ArtAv were approached to produce an easy to use multi channel HD video and audio playback system for the BBC Planet Earth Live. The Planet Earth Live tour was playing 6 dates across North America with Orchestras at each location and would be conducted by composer George Fenton. The tour was touring without technical staff from the UK and this meant that the dual HD system had to be easy to use, compact and of course reliable, with full technical support if there were any problems.
After initial meetings it became obvious that because this was not a completed project, as the edit of the live show had not even started! To accommodated this ArtAV planned for a dual stream HD system capable of 8 channels of audio and instant switch redundancy, so if there where any problems with playback a backup could be switched to in under a second.
The base for the Playback system was a pair of Apple QuadCore MacPros with 8Gb of Ram and Solid State Hard Drives for blistering hard disk access and read speeds. On top of this package a pair of Presonus Fire Studio Projects were used for their impeccable audio playback. The show was then programmed in Figure 52’s Qlab software. This setup allowed the show to be easily operated with multiple cues being fired in simultaneously, as well as changes to audio and video fade times, audio levels, and adding additional video and audio cues. A custom controller was then built for Qlab which allowed hardware based parallel control of 2 computers. This allowed both main machine and back-up machine could be controlled simultaneously; this was built on reliable USB technology.
All of this was achieved on tight deadlines after edit deadlines slipped and the score was still not fully completed. The first rehearsal allowed the first testing of the system. The setup performed extremely well with both audio and video looking and sounding amazing.
One benefit of our system was that it was fairly easy to program multiple cue points with in a section, this allowed to George to move backwards and forwards through the score without having to wait for tapes to be cued up and finding the right time in digital playback systems, a simple keypress fired in all the cues a bar or 2 before they where needed allowing for easy rehearsals.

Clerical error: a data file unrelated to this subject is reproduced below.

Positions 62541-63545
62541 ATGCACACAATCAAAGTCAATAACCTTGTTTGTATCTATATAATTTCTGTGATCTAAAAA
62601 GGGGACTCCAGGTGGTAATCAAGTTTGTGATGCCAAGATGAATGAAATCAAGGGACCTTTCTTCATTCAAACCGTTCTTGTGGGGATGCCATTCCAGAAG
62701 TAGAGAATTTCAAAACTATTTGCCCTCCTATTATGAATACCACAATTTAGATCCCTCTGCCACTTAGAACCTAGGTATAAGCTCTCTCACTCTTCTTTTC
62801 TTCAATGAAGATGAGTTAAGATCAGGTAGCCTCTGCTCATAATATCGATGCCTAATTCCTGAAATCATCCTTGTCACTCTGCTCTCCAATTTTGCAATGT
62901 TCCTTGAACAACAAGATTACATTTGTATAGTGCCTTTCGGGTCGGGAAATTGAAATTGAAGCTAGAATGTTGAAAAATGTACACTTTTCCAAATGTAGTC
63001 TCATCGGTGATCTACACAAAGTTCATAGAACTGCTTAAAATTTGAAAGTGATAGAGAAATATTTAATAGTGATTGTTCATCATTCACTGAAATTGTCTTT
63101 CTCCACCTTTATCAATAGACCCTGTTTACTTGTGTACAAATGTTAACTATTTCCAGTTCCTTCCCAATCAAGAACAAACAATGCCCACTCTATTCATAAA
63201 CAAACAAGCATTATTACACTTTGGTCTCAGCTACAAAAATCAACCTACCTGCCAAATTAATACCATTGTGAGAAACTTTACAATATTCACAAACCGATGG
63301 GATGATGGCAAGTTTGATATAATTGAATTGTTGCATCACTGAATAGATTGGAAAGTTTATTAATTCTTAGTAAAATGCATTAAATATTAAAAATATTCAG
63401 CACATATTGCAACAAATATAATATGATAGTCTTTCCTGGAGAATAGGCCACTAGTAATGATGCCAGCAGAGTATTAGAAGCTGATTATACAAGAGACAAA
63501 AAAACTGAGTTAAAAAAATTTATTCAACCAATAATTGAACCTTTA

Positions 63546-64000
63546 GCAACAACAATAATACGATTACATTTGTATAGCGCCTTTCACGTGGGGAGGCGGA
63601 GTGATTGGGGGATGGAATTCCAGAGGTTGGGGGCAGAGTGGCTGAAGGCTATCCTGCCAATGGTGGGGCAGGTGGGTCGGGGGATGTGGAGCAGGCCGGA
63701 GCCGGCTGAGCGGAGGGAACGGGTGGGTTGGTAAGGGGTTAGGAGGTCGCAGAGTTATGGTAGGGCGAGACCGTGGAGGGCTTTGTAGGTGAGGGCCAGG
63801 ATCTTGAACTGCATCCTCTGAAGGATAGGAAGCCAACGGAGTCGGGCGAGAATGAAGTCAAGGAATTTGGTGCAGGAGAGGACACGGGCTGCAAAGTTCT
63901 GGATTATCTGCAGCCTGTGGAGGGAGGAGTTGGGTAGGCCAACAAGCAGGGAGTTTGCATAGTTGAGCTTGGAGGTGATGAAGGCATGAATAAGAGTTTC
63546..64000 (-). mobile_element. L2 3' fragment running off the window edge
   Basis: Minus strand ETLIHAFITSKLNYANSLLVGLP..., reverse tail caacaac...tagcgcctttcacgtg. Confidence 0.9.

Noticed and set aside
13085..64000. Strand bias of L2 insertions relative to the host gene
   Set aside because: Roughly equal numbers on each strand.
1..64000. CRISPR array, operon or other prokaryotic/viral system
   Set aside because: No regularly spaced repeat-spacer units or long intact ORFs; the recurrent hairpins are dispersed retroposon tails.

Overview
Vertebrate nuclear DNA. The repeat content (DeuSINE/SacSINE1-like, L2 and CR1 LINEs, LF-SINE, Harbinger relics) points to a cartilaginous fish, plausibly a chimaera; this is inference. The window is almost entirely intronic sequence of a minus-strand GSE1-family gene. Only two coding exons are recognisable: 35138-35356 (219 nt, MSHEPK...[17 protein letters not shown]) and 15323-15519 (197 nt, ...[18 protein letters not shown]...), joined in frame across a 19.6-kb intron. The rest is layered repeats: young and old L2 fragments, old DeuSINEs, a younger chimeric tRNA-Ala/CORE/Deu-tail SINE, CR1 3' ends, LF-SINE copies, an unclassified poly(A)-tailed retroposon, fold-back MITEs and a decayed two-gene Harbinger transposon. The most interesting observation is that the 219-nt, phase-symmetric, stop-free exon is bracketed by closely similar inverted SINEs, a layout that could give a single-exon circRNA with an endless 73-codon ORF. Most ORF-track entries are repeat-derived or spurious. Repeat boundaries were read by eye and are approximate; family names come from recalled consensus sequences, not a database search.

At this point as the score was finalised and streamer files (video files with visual scoring marks on) were remade to the final score there was only a week before the playback rack would need shipping to the US.
ArtAv travelled to London 36 hours before the rack was due to be picked up to be shipped to the states. At this point we still needed final streamer video files as well as some updated audio files. These files where finally delivered 20 hours before the rack was to be picked up. After working through the night the video files where encoded, checked, and programmed into the playback system. Once this was done and the show fully checked cue to cue, the setup was backed up to a local hard drive and the cloned onto the second playback machine so both machines where copies of each machine.
ArtAv’s hard work paid off when the rack was delivered on time and ready to be shipped.
But during testing of the final show with George it was realised that a section of audio was missing and the rack was now heading across the Atlantic! With access to the full back up of the show, Steve was able to amend the playback file and use Dropbox ™ to send the file to Mike Runice the operator in the states. This updated multi channel audio and video file was then dropped into the playback system fixing the lost audio problem.
At this point we where just waiting for the sigh of relief after the first show but that was not to be the case. After the full playback rack had shipped to the states it was necessary to have one last full orchestra rehearsal to make sure George was happy with the score, streams and how the show fitted together. Out of the rehearsal it became obvious that some timings in the show would need changing. There where 2 ways of doing this, one was to talk and operator through making the changes to the playback file! The other was to make changes using the cloned show disk we had in the UK and then Dropbox ™ the files to the states. Steve decided that this was the simplest solution and after double checking all of the show changes, the file was sent to the US and the playback rack updated.
On June 25th at Dallas: Myerson Symphony Hall at 19:30 the Dallas Symphony Orchestra premiered BBC Planet Earth Live to rave reviews, and we where all able to breathe out as the rack behaved impeccably with stunning picture & sound.